Although the company isn't releasing any detailed technical specifications, it has revealed that the screen will incorporate over 8 million pixels and will use an enhanced dimming technology to ensure the best possible contrasts.
At over 2.1 meters from corner to corner, Samsung's TV is so far the biggest but it is by no means the first UHDTV to pass the 80-inch threshold. LG's 84-inch UHDTV, the 84LM9600, went on sale in the US in October and both Sony and Toshiba are planning to release 84-inch TVs based on the same technology.
UHD or ultra-high definition TVs are so called because they boast four times the pixels and therefore definition of current high-definition televisions, although they still use the same LCD technology in the display's production. And while the TVs are backwards compatible with existing broadcaster and video quality, at the moment there is very little UHD standard media content available to early adopters. There is also the issue that many people don't currently have 2 meters of available wall space in their homes or apartments to house such an enormous screen.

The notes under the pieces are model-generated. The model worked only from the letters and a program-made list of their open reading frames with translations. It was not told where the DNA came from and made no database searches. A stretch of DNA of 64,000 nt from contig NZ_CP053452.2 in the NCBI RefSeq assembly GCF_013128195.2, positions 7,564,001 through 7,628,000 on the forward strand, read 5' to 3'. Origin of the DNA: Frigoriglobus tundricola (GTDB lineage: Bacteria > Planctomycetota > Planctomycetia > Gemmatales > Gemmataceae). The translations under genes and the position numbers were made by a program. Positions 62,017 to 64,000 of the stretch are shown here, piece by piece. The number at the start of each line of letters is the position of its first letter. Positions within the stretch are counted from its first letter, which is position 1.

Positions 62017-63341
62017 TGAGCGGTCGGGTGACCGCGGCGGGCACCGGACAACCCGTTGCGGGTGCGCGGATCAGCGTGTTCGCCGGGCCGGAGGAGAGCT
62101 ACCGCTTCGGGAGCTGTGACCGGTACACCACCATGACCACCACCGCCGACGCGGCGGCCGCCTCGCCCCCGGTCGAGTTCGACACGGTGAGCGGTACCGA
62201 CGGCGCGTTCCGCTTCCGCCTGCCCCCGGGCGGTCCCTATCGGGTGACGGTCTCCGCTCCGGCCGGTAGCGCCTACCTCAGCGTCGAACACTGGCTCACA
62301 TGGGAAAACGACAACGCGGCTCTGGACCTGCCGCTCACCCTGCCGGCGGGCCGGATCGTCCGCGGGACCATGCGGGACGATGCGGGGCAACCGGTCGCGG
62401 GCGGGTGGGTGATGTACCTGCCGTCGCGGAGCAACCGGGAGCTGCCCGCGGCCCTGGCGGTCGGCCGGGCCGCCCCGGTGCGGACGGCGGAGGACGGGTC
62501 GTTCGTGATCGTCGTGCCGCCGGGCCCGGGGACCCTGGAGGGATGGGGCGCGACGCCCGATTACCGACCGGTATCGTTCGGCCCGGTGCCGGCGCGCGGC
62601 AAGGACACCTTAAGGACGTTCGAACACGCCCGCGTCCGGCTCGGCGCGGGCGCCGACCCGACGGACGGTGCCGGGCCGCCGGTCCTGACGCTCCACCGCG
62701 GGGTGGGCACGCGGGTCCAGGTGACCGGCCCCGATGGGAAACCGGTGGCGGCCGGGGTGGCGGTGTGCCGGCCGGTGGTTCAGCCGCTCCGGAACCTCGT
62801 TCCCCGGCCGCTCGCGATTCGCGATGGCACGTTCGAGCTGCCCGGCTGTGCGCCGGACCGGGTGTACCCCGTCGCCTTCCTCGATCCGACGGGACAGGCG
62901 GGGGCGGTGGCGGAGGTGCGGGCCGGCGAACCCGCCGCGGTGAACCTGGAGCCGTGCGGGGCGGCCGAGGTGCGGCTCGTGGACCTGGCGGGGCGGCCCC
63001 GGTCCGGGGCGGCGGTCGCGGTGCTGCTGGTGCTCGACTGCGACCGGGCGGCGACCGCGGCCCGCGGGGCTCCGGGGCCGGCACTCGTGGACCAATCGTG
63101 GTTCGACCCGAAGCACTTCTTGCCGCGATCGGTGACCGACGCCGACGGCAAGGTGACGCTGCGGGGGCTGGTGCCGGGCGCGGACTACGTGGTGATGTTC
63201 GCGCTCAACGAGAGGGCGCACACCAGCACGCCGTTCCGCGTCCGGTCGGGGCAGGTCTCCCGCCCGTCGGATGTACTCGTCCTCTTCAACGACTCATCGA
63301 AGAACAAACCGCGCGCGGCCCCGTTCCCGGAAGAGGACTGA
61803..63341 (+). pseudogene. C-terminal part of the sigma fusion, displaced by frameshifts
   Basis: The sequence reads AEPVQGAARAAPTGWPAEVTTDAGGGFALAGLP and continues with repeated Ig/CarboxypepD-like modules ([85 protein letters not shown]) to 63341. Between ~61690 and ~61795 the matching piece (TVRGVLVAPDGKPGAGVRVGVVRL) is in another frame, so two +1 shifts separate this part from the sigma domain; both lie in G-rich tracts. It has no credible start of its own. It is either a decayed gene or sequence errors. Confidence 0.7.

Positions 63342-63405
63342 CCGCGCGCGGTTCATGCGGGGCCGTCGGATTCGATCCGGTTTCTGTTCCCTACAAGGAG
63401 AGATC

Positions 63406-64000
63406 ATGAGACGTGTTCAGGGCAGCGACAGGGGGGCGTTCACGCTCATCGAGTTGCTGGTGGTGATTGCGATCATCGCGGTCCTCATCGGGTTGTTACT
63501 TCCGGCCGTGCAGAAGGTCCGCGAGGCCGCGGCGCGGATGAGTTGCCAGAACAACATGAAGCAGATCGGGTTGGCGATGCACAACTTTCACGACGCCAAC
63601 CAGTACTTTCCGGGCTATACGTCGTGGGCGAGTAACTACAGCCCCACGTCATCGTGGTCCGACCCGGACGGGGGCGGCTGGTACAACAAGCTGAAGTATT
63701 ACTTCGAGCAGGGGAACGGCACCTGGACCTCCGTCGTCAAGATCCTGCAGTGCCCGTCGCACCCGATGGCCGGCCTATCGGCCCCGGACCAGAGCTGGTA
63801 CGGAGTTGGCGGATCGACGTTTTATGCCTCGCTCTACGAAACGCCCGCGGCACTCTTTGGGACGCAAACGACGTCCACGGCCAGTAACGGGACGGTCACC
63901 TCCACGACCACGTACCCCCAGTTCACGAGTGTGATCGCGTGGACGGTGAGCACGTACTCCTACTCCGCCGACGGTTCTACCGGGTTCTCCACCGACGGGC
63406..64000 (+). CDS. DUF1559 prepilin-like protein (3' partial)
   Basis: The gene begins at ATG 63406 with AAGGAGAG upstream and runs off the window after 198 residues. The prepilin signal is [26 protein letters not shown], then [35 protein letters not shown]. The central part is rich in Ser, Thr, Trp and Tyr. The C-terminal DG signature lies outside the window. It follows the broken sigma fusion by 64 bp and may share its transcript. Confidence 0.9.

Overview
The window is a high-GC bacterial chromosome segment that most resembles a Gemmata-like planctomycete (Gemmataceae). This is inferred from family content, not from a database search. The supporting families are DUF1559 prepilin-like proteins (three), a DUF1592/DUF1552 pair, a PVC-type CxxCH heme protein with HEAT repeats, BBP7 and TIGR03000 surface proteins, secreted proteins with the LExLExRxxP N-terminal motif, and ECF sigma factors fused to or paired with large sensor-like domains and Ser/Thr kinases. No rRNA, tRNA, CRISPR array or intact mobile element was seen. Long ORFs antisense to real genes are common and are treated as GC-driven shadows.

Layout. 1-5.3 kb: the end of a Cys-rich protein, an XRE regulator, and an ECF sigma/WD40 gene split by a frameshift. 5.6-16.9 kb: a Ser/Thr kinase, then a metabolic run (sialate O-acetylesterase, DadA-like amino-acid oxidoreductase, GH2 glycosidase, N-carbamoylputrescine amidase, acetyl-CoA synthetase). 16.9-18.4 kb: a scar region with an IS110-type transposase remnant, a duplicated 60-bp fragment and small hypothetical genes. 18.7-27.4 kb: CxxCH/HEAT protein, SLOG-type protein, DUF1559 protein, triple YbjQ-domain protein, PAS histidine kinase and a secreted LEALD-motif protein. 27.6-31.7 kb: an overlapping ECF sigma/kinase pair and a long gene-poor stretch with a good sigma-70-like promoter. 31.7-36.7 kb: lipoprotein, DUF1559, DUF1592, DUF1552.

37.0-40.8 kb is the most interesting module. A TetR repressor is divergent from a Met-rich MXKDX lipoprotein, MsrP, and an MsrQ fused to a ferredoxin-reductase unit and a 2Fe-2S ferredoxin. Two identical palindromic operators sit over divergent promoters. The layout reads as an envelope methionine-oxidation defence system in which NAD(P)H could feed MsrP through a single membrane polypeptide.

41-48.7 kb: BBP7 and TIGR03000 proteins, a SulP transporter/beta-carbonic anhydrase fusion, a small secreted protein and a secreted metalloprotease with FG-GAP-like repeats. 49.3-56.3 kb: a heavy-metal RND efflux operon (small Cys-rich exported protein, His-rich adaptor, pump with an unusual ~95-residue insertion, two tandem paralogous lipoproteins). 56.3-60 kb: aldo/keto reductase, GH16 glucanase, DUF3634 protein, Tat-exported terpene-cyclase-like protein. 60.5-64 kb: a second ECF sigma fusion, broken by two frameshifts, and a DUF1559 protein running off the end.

Another problem facing potential customers is whether to buy one now or wait until 2013 when OLED TVs (a competing technology that offers even greater clarity, contrast and definition) come to market. Based on the same technology found in high-defintion smartphone and tablet displays, OLED screens don't require a separate light source as each pixel is self-illuminating. This results in incredibly subtle and detailed differences in color, detail and contrast that traditional LCD screens -- HD or UHD -- cannot match. However, manufacturers are struggling to transfer the technology from the traditional 5-inch screen found in smartphone screens and scale it up to the 55- and even 85-inch level of UHDTVs.
CES takes place January 8-11, 2013.